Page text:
Boost Converter

Boost converters are used to step up voltage from a lower level to a higher level. Boost converters can be found in electrical vehicles to increase the voltage from a battery stack to the engine and in LED lights to increase the voltage from a battery cell to the light diode.

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The Model

A boost converter is a switched-mode power supply that uses two switches (usually a diode and a transistor), an inductor, and a capacitor to convert direct current voltage from a lower to a higher level. When the switch is turned off, the inductor current goes through the diode, the load, and the capacitor. When the switch is turned on, the inductor current increases and doesn’t pass through the diode. A filter capacitor is added to smooth out the output voltage.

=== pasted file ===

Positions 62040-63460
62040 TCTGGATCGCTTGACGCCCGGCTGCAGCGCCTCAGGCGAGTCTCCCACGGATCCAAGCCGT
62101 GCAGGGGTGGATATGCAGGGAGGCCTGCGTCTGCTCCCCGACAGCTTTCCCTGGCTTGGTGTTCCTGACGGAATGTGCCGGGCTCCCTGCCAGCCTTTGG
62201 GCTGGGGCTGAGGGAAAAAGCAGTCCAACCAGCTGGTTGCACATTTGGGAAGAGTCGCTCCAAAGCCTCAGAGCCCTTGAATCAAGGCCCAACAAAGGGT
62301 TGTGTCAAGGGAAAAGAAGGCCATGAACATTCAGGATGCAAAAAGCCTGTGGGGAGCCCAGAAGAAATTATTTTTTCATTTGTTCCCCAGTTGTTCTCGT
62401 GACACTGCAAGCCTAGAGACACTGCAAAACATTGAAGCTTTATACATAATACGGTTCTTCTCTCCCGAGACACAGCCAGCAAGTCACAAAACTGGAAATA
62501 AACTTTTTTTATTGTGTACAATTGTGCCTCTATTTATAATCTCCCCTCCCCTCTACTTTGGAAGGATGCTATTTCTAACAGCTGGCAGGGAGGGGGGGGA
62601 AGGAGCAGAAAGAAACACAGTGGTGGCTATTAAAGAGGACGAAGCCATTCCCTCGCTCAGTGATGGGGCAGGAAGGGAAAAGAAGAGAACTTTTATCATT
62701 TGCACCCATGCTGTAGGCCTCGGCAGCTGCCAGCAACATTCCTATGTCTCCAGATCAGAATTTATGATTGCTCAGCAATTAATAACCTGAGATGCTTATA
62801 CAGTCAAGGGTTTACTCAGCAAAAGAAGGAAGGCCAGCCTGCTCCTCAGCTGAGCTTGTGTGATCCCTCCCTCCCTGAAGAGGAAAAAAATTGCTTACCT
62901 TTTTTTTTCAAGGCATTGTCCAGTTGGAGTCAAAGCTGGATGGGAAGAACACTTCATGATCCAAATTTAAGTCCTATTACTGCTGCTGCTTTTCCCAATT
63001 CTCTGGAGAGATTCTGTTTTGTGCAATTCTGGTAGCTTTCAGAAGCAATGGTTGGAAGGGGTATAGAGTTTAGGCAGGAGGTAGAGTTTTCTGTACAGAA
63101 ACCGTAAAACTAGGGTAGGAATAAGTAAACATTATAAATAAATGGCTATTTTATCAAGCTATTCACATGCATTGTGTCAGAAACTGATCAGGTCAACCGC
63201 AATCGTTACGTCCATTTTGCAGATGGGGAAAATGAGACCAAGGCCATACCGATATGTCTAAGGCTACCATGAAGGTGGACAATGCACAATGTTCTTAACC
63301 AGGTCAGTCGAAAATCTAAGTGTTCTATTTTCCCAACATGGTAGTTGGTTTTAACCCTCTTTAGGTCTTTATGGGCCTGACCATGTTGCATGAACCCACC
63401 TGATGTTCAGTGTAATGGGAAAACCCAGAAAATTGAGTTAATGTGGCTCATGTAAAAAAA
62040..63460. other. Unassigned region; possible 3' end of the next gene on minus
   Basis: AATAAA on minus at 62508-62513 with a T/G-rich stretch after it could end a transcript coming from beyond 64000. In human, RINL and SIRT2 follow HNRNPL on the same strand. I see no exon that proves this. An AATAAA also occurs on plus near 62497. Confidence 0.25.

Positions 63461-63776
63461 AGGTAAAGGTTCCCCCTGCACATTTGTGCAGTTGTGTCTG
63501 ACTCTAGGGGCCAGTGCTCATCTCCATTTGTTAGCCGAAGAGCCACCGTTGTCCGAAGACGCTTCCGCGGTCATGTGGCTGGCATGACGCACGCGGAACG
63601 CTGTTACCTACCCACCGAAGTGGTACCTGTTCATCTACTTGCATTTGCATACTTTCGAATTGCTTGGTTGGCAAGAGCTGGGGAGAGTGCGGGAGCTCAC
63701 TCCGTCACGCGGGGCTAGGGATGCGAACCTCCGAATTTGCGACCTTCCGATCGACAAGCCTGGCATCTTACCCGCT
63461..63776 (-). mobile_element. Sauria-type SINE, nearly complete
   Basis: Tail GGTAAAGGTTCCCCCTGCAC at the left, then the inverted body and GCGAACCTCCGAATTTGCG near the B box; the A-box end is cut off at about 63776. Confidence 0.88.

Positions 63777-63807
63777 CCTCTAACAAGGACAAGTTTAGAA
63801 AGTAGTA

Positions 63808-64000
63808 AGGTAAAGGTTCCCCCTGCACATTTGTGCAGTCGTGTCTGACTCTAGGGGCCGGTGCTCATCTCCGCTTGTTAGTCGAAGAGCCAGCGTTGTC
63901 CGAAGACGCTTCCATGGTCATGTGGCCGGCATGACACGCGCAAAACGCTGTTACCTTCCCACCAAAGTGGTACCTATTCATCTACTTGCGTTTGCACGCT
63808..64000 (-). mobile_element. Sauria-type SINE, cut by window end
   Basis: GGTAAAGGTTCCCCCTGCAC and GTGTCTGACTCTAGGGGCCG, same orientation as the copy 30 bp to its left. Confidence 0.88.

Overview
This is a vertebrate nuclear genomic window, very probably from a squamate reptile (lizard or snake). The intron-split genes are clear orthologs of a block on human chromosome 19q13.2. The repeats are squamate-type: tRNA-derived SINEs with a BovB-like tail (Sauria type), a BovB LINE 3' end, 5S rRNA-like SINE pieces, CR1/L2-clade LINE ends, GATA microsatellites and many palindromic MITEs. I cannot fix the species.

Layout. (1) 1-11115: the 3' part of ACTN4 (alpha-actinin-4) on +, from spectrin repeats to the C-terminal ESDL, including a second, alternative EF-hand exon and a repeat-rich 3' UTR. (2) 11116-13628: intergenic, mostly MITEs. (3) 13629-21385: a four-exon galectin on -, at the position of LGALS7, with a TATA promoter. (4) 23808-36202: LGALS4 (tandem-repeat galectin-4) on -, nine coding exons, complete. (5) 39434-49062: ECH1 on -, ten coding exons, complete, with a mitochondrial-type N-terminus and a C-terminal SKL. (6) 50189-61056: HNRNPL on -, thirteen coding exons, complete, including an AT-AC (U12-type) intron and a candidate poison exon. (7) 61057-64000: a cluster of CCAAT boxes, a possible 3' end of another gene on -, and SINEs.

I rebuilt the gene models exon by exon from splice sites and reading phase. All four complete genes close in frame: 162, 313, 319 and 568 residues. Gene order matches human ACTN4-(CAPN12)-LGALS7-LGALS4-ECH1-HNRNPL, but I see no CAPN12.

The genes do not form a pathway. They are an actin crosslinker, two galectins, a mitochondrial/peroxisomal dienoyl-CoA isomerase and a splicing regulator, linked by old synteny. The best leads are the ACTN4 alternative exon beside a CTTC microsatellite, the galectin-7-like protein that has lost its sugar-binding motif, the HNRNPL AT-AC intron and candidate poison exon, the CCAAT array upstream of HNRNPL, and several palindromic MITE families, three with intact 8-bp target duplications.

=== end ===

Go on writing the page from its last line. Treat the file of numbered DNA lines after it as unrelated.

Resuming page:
A model of a boost converter created in SystemModeler from standard components.

Current Ripple Analysis

A boost converter has a pulsating current on the output. Output ripple is one of the main disadvantages of using a switched-mode power supply.
The generated output voltage, and the target voltage.
The inductor current is the same as the input current.
The output voltage is always higher than the input, and the output current is always lower than the input current.
The min and max values marked in the inductor current.

Mix analytical and simulation analysis

The theoretical value for the ripple in the current, , can be compared to the simulated values.

Using the Wolfram Language, the max and min can be retrieved from the simulation data, and the peak-to-peak current ripple can be calculated. In this case it is 0.0019. This value can be compared to the theoretical value of 0.002. The downloadable example contains this calculation.

Model and simulate efficient switched‐mode power converters

The hybrid differential equation solving capabilities of SystemModeler make it easy to create high‐fidelity models of switched DC-to-DC converters.